Terry "Big T" Williams and Wesley "Junebug"
Meet Me In The Cotton Field
Broke & Hungry Records
Meet Me In The Cotton Field, Broke & Hungry Records’ latest venture, is
a collaboration between two venerable Clarksdale, MS musicians, Terry “Big
T” Williams and Wesley “Junebug” Jefferson, that continues the label’s
impressive streak of releases.
Williams, formerly a student of Clarksdale’s legendary Johnnie
Billington, has been regarded as one of the area’s best guitarists due
to his long association with Big Jack Johnson (appearing with him on the
Deep Blues soundtrack and film), as well as with the Jelly Roll Kings
and the Stone Gas Blues Band. More recently, fronting his own bands, he
has also received attention for his fiery vocal style, which is
occasionally reminiscent of Muddy Waters. He has worked off and on with
Jefferson for over 20 years.
Jefferson is a long-time fixture of the Clarksdale blues scene, playing
guitar, then drums, and eventually settling on bass. The list of
musicians Jefferson has played form a veritable Who’s Who of the
Clarksdale scene, including Big Jack Johnson, Frank Frost, Sam Carr,
Robert “Bilbo” Walker, Willie “Rip” Butler, Little Jeno Tucker, and
James “Super Chikan” Johnson. In the early ’90s, he also appeared on the
Rooster Blues classic cassette-only anthology Clarksdale, Mississippi:
Coahoma the Blues and a live CD from the Do Drop Inn.
Meet Me In The Cotton Field disc is a mixture of acoustic and electric tracks. The acoustic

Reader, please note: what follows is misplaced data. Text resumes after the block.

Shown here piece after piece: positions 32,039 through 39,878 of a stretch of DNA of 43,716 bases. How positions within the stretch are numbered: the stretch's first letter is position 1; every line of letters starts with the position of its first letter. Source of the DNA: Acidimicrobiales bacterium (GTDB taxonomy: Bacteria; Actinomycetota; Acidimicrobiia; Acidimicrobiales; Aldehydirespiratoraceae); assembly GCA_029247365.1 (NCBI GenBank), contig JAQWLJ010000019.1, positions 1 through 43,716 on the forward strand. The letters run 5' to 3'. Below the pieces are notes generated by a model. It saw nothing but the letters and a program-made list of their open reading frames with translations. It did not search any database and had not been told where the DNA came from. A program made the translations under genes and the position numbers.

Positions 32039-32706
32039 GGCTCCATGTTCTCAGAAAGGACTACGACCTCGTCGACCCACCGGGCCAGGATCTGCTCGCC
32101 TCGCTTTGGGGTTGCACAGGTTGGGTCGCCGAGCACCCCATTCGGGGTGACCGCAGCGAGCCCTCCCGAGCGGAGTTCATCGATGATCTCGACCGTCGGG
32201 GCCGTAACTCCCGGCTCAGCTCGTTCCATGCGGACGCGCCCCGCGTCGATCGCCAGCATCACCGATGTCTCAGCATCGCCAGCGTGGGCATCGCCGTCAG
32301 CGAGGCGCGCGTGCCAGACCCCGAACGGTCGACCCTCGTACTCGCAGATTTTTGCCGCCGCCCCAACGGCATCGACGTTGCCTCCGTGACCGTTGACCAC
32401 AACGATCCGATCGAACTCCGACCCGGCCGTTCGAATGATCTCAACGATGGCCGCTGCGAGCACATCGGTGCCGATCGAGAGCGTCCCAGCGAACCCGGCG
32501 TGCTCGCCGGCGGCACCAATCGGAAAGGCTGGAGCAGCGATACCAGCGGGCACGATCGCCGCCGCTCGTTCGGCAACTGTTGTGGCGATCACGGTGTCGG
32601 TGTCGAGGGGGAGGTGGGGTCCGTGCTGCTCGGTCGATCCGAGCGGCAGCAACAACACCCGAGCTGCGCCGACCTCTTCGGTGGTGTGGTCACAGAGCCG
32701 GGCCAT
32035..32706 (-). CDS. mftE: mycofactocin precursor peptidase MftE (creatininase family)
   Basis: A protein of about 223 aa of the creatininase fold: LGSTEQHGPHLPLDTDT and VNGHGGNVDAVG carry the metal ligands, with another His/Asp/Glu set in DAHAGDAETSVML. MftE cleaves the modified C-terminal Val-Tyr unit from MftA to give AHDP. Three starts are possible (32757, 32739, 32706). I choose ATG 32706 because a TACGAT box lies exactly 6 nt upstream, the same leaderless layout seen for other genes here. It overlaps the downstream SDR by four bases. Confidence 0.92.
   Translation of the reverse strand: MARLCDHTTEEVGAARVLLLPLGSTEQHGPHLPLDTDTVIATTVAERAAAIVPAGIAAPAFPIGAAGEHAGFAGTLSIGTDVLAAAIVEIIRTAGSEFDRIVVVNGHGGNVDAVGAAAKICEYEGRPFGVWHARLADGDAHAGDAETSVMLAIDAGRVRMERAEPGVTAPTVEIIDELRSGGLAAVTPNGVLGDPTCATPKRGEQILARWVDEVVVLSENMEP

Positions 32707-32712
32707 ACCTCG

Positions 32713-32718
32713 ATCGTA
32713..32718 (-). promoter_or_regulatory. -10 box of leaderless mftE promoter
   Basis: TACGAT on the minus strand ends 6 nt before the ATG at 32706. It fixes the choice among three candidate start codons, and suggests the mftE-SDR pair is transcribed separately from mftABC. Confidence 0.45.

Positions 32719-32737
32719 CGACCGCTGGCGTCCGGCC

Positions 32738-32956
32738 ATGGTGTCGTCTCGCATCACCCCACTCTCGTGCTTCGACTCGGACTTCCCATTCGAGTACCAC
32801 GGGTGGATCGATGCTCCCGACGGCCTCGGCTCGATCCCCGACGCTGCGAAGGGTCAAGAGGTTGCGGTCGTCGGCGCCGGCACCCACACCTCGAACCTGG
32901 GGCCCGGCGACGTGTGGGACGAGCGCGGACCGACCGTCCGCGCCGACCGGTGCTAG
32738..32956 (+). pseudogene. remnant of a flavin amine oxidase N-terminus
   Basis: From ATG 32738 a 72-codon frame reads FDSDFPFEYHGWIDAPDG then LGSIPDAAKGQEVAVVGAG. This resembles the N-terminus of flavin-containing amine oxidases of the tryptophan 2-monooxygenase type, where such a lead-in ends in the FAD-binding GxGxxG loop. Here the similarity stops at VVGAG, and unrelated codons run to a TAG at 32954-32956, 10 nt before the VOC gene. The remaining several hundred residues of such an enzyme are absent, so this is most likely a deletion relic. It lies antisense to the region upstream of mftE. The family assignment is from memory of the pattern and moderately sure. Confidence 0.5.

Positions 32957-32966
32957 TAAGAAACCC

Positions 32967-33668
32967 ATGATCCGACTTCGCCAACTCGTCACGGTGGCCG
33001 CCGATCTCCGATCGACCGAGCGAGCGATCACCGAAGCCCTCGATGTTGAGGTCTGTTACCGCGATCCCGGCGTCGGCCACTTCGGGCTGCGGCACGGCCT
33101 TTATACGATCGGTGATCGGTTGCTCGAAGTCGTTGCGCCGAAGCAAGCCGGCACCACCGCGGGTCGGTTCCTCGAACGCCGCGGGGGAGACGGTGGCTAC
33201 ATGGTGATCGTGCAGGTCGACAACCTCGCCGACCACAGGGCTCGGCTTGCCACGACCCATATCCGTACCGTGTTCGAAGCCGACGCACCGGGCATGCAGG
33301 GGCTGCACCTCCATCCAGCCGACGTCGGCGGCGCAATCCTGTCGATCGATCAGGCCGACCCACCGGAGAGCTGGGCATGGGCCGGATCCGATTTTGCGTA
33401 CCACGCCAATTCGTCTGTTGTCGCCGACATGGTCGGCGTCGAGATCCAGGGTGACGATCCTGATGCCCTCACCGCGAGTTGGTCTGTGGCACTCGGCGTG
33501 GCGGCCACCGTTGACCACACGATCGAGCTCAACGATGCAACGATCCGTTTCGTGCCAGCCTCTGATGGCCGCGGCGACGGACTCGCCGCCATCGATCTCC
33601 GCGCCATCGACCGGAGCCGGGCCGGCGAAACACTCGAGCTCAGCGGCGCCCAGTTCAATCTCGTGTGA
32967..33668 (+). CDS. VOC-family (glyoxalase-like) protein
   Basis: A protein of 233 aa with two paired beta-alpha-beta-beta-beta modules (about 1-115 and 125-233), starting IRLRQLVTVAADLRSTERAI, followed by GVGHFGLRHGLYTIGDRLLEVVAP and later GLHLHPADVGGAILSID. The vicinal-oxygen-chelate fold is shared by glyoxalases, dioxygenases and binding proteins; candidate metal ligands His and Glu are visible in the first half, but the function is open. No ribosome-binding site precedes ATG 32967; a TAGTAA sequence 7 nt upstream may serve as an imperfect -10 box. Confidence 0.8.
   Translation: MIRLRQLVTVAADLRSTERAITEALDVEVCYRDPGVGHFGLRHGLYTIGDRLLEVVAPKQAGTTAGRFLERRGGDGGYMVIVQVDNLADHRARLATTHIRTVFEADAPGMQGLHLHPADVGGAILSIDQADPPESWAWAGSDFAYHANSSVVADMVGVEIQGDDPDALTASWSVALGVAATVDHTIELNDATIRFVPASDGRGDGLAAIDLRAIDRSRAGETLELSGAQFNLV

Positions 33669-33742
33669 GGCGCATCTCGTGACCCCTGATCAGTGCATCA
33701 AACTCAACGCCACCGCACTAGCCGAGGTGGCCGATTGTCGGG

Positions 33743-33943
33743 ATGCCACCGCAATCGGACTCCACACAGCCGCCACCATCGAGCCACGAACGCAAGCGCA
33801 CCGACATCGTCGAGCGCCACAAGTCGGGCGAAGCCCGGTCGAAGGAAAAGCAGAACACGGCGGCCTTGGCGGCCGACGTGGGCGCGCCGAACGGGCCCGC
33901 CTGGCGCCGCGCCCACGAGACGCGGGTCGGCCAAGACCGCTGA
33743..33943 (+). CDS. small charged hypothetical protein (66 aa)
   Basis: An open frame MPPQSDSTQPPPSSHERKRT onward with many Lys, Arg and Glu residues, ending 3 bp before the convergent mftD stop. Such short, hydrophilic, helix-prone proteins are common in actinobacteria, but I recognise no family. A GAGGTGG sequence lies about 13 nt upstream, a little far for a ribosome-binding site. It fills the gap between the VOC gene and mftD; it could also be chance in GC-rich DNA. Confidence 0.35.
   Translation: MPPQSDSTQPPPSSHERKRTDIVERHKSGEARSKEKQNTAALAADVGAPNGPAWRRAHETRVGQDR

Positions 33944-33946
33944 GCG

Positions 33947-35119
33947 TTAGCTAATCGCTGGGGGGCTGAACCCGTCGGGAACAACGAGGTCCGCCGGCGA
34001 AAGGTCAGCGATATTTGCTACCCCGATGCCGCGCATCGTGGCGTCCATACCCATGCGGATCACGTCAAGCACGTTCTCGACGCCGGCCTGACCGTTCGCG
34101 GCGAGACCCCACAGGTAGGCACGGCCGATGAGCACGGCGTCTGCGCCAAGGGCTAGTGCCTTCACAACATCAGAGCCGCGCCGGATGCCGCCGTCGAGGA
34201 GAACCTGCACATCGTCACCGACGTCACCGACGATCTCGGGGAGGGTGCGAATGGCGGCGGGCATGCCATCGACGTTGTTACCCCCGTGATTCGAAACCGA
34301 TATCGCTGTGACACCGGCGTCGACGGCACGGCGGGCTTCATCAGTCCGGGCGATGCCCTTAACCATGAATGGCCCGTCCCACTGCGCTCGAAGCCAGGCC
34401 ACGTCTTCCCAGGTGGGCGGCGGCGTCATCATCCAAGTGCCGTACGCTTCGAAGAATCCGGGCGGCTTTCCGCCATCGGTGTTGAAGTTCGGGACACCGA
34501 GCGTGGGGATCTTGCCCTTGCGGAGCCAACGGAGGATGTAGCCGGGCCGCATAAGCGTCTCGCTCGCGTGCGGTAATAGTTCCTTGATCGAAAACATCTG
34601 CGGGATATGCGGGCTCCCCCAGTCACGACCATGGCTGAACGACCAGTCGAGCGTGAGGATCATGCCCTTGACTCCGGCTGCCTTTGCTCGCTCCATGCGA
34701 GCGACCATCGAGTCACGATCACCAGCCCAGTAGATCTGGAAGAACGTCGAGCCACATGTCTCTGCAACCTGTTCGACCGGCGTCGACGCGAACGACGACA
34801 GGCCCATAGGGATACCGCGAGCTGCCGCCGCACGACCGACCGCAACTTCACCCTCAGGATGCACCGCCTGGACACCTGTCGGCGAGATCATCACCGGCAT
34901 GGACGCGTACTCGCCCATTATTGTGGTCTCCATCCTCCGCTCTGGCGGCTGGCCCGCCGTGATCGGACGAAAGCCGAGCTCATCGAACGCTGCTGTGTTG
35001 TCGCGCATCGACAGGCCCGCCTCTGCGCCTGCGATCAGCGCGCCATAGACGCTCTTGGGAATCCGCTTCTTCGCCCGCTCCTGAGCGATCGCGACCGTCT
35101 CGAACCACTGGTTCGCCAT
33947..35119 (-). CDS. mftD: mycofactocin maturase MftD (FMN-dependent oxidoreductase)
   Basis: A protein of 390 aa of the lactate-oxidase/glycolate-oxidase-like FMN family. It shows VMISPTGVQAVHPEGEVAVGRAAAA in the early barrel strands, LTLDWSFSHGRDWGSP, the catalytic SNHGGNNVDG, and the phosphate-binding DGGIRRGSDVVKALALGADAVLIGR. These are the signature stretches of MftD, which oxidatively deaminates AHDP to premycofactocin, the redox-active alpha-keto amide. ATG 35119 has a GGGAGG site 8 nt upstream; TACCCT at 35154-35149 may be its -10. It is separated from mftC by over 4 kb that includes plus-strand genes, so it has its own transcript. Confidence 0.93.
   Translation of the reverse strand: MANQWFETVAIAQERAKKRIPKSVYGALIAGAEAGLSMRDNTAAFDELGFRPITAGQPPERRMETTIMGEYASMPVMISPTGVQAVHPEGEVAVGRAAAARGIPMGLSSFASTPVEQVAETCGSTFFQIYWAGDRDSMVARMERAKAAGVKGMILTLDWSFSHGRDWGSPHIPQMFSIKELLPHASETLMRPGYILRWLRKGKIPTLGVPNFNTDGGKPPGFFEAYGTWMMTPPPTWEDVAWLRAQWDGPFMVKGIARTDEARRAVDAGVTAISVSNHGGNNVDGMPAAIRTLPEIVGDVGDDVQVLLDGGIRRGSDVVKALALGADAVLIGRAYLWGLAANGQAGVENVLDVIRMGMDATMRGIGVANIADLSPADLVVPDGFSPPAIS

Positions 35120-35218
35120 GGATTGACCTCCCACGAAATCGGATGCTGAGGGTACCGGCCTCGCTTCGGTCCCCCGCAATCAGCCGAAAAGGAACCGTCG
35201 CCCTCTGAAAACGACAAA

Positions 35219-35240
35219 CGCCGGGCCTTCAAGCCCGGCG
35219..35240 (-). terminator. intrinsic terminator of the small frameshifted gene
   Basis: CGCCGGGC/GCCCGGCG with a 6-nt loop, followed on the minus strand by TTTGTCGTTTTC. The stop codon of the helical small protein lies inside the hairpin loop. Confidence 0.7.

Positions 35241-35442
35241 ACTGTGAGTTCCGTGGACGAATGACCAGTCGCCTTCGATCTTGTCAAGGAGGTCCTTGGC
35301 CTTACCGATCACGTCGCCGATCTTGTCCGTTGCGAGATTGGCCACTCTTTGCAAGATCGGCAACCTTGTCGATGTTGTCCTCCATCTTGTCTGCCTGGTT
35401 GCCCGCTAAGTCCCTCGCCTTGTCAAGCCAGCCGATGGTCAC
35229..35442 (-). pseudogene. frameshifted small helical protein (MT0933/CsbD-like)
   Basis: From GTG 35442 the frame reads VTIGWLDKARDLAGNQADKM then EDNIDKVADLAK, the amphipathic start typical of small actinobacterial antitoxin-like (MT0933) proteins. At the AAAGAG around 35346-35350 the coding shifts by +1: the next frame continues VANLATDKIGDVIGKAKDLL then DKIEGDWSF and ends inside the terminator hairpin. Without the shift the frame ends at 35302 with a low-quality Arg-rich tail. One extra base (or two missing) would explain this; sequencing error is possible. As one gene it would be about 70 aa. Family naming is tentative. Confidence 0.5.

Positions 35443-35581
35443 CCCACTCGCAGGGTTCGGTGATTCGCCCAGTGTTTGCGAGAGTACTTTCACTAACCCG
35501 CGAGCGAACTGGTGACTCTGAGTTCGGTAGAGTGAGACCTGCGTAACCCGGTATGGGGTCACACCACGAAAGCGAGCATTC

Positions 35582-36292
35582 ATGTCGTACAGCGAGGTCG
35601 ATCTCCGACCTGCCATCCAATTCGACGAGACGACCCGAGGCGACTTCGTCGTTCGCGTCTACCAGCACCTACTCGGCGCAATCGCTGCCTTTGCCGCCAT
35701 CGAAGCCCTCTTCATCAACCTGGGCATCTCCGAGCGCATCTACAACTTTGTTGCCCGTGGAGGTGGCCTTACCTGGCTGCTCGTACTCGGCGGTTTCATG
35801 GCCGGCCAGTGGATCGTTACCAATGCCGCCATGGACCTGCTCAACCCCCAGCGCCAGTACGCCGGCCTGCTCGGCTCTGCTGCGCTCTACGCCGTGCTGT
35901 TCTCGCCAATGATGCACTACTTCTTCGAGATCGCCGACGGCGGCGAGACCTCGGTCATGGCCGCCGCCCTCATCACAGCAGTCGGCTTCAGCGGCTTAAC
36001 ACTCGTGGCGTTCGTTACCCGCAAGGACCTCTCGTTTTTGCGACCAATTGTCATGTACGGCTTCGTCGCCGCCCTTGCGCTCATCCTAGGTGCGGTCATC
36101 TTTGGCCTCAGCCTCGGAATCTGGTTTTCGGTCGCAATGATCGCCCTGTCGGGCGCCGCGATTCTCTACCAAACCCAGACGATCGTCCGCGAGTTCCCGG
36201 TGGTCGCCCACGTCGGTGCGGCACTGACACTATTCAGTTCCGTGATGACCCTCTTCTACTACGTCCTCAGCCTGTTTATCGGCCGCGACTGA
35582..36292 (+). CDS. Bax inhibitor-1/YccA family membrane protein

tracks were recorded at Jimbo Mathis’ Delta Recording Studio in
Clarksdale and include the opening cut, a vocal-only take of “Meet Me In
The Bottom” by Jefferson that evokes the lonely, haunting mood of a hot
summer night in the Delta. Other highlights from this session include
Jefferson’s “The Wreck,” an autobiographical track about a harrowing
accident Jefferson had in a van several years ago, and Williams’ track,
“Incarcerated Blues,” a solo track that would have been a good fit in
the Stovall Plantation-era Muddy Waters catalog. Williams actually
covers a Stovall-era Waters track as well (“Can’t Be Satisfied”).
“Let’s Go Down To Red’s” is a tribute to one of Clarksdale’s foremost
juke joints (and the recording site for the electric tracks) complete
with a roll call of many of the familiar names on the local scene, and
the title track, another autobiographical track by Jefferson, who paints
a vivid picture of Delta life with his lyrics.
The Red’s Lounge tracks include a funky cover of Frank Frost’s
“Pocketful of Money,” driven by Jefferson’s droning bass, and “Catfish
Blues,” a stunning seven-minute version of the classic where the past
and present incarnations of Mississippi Delta blues crash head-on with
These kinds of recordings are getting harder and harder to come by.
Authentic and raw, this is absolutely the real deal. You can almost feel
the rich Delta soil oozing between your toes when you listen to this
one. Blues lovers are advised to seek this one out at all costs.
--- Graham Clarke